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Penicillin Lab Report

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Penicillin is a natural enzyme inhibitor which was accidentally discovered by Alexander Fleming in 1928. The drug was the first antibiotic discovered by modern science and has continually played an important role in the fight against infections.
Penicillin basically attacks the formation of cell walls of bacteria during the very last stage of biosynthesis. This prevents the synthesis of the bacteria’s cell wall and eventually causes the cell to burst. This is very important step because the human cell does not have cell wall and as such does not suffer a similar fate.
How exactly does penicillin attack the cell wall of bacteria?
To properly analyze that question, it is important to take a closer look at the bacteria cell wall. In order to
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This is how penicillin uses its structure in the inhibition process. Penicillin and D-alanyl-D-alanine compete to attach themselves to the site of the enzyme. The enzyme remains ineffective after the attachment of penicillin and the inhibition is irreversible. The action results in transpeptidase becoming inactive. When the synthesis of the cell wall fails after the inhibition, the bacteria burst. This effectively kills the bacteria. Penicillin does not however affect the other animal cells because they don’t have cell walls. This is an effective way to reduce the bacteria load in the body. However penicillin also has some adverse effects which need to be…show more content…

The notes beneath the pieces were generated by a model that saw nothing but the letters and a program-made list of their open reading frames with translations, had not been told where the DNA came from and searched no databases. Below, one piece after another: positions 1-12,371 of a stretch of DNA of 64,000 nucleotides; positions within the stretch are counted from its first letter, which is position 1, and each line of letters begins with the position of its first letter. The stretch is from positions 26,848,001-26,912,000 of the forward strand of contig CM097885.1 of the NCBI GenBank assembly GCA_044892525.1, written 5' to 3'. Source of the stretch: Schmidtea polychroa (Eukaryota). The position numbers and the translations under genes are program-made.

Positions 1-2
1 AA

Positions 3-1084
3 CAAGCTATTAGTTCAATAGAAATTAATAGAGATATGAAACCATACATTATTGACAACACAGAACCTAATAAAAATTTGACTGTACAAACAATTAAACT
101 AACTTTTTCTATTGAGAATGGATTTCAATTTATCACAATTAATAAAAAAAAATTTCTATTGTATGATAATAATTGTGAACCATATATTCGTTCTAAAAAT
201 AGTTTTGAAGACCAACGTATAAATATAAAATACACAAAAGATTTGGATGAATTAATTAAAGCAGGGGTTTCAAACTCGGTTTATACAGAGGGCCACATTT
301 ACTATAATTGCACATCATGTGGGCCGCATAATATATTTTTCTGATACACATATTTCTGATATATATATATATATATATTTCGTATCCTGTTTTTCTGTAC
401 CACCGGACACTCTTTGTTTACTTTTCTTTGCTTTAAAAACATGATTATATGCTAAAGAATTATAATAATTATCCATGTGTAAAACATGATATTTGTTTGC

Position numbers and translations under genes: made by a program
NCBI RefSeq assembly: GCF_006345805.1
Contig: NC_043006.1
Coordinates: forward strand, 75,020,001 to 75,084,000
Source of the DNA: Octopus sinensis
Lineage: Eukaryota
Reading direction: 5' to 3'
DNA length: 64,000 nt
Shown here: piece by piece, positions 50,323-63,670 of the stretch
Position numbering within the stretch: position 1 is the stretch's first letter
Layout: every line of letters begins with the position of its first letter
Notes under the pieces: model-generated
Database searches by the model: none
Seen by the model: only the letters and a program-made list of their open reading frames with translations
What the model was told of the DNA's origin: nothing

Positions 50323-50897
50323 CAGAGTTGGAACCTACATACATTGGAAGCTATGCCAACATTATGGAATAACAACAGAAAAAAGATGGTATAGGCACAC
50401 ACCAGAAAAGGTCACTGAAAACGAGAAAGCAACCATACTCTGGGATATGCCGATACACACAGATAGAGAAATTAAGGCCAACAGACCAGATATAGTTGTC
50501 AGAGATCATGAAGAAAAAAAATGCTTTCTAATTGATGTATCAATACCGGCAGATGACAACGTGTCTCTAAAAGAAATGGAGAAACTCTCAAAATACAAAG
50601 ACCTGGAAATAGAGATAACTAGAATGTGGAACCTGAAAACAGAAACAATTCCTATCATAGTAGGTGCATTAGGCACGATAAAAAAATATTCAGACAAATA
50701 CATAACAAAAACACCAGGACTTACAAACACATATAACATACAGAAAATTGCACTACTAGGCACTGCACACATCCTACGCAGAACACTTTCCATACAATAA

However the good bacteria normally work on the bad ones and create some kind of balance. If left unchecked, the bad bacteria can cause extensive damage to the walls of the gut. However when medication reduces the load of these good bacteria, one’s health can be seriously affected.
Some general symptoms related to the adverse effect of penicillin on the good bacteria include abdominal pain and diarrhea. References:
Scheffers and Pinho. (2005). Bacterial Cell Wall Synthesis: New Insights from Localization Studies. Retrieved from http://www.ncbi.nlm.nih.gov/pmc/articles/PMC1306805/
Blackstock. (2011). Penicillin error puts woman in coma. The Guardian. Retrieved from https://www.theguardian.com/society/2001/nov/09/NHS1
Drugs as Enzyme Inhibitors. (n.d.). Retrieved June 3, 2016 from
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